What Quantity of Oats You Can Safely Feed to Goats

As with any grain, goats should not receive their main nutrition from oats.

For adult goats, a cup of oats a day should be sufficient to supplement their nutrition.

For kids, half a cup a day should be enough.

Oats and Goats’ Milk Production

Another common question around goats’ nutrition is the effectiveness of feeding oats as a way to support or increase milk production. Does (female goats) in-milk do need a richer diet than male goats or non-lactating does.

Grains such as oats will provide the additional energy required to supplement a doe in-milk’s nutritional needs.

Pregnant does, does in-milk, and fiber goats may be fed up to two cups of oats a day.

Oat flakes in bowl on gray background

3 Fun Ways to Incorporate Oats in Your Goats’ Diet

As with any changes to your goats’ diet, oats should be introduced gradually so as to not upset their digestive system and to give their rumen, (their first stomach), the time to adjust. Also, it important to always consult your goats’ veterinarian when introducing any new food to your goats’ diet.

Mix Them into Pellet Feed

Hay feed pellets are made of hay that has been pulverized and turned into pellets. Pellets can also be made of alfalfa, which is a great source of protein for goats. Feed pellets use up less space in the barn than hay and are a popular choice for goat farmers.

You can incorporate either whole or rolled oats with pellet feeds, including sweet feed. Sweet feed contains molasses and is a good source of iron. It also satisfies a goats’ sweet tooth.

Sweet feed should always be given in moderation, though it can be a good tool for training and for administering a medication or dewormer.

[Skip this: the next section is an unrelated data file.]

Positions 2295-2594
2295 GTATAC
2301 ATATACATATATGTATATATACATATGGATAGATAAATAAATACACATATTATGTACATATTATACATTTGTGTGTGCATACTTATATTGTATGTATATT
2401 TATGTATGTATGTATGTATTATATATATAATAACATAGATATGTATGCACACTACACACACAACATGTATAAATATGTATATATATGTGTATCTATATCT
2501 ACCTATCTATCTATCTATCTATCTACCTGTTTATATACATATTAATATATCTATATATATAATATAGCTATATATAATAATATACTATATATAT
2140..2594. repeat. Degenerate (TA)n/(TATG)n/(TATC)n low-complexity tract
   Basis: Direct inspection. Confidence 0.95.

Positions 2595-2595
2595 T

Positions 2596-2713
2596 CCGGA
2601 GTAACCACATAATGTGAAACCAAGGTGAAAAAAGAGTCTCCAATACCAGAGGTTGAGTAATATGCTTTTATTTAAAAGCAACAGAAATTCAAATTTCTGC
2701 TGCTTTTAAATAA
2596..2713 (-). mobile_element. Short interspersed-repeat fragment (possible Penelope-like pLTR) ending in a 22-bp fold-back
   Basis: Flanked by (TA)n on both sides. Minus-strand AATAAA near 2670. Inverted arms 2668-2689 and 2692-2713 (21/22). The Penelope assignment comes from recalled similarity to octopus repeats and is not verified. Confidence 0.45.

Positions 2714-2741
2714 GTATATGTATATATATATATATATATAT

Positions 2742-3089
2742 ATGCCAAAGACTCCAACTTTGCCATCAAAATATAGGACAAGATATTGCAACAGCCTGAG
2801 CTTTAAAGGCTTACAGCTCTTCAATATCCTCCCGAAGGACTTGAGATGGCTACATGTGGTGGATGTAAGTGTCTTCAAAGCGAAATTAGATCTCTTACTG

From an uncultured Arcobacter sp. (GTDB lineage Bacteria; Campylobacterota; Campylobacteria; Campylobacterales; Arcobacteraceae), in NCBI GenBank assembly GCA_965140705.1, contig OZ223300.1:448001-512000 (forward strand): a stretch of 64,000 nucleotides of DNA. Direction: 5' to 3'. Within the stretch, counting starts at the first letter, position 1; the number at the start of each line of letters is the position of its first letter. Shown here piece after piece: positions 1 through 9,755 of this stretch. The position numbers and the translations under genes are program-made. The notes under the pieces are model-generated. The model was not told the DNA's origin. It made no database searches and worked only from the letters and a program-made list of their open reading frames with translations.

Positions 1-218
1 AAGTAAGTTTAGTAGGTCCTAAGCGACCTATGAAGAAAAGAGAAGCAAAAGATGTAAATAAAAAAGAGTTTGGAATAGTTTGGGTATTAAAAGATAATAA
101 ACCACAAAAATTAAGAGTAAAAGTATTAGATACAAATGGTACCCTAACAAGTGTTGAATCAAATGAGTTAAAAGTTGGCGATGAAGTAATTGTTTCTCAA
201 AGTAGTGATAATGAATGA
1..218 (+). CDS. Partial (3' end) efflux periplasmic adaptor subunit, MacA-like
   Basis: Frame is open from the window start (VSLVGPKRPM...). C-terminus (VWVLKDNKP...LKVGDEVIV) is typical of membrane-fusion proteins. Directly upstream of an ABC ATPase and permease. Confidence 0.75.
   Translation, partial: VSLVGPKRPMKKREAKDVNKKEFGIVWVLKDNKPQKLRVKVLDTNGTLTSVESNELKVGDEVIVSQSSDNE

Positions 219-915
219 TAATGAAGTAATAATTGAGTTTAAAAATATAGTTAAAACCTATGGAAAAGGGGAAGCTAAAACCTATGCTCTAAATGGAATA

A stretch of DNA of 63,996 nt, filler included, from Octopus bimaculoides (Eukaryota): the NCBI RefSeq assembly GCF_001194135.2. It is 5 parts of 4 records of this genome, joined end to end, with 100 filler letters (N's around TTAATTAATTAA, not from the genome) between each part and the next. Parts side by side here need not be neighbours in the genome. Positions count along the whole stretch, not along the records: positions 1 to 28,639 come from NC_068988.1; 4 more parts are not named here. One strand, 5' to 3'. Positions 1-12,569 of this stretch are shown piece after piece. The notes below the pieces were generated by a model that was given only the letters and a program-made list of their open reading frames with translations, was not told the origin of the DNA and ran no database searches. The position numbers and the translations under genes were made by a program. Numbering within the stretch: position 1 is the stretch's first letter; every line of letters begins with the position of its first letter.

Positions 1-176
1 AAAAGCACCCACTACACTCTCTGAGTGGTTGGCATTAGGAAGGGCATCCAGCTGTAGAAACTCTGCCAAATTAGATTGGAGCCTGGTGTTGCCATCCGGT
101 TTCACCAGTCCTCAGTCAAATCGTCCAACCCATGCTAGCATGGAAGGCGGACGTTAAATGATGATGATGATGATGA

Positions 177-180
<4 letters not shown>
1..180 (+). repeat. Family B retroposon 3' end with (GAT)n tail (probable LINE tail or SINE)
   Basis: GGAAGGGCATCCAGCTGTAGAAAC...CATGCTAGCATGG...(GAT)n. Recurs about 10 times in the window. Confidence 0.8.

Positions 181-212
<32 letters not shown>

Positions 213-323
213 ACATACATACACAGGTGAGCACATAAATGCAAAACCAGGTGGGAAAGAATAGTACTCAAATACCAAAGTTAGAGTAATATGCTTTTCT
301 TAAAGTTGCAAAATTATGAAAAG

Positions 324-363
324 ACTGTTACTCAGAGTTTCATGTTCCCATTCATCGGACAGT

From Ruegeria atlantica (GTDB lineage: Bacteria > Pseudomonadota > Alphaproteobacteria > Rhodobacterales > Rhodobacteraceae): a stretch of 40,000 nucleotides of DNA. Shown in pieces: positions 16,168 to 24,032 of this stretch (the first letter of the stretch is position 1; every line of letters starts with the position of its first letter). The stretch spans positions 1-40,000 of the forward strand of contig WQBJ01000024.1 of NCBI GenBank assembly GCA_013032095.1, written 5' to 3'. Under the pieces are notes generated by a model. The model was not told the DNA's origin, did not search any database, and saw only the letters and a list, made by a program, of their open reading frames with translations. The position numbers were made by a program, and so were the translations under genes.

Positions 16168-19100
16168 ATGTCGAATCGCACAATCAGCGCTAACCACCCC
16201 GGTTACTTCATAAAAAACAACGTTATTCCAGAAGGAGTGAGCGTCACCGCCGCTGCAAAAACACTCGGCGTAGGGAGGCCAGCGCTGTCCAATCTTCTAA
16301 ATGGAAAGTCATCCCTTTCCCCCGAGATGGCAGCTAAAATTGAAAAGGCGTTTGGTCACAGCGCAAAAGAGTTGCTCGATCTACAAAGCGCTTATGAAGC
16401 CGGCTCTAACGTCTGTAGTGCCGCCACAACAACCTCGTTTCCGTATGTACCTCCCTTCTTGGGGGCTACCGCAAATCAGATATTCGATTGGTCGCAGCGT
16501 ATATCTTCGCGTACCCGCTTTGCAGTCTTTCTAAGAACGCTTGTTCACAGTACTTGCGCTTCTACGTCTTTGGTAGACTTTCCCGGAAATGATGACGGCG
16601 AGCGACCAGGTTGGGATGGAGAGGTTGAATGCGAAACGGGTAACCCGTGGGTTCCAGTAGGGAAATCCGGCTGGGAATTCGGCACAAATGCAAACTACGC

Oat flakes on a wooden spoon close-up

Use Them in Medicated Treats

Another way to incorporate oats into your goats’ diet is by baking them into treats that will be used to hide medication. Besides adding fun and variety to their meals, oat-based treats can be a good way to administer a remedy or medication they may not otherwise take.

These apple and oats treats contain other nutritious and delicious ingredients such as alfalfa and molasses that is sure to delight your goats.

Add to Baked Cookies

Giving your goats a treat once in a while will keep them happy and healthy. There are numerous recipes available for healthy baked treats for goats. These usually include molasses or honey, apples, carrots, raisins, and rolled or cracked oats.

This goat lover has developed a few different baked treats for goats that use oats as their main ingredient.


When looking to introduce a new food into your goats’ diet, it is important to consult a nutritionist or veterinarian. It is also important to consult a good variety of sources when deciding on which treats to feed. These are the sources used for this article.


Thursday 14th of July 2022

I've read in other articles that bucks shouldn't have grain at all. Lots of different conflicting information online. Is this the case? Thank you!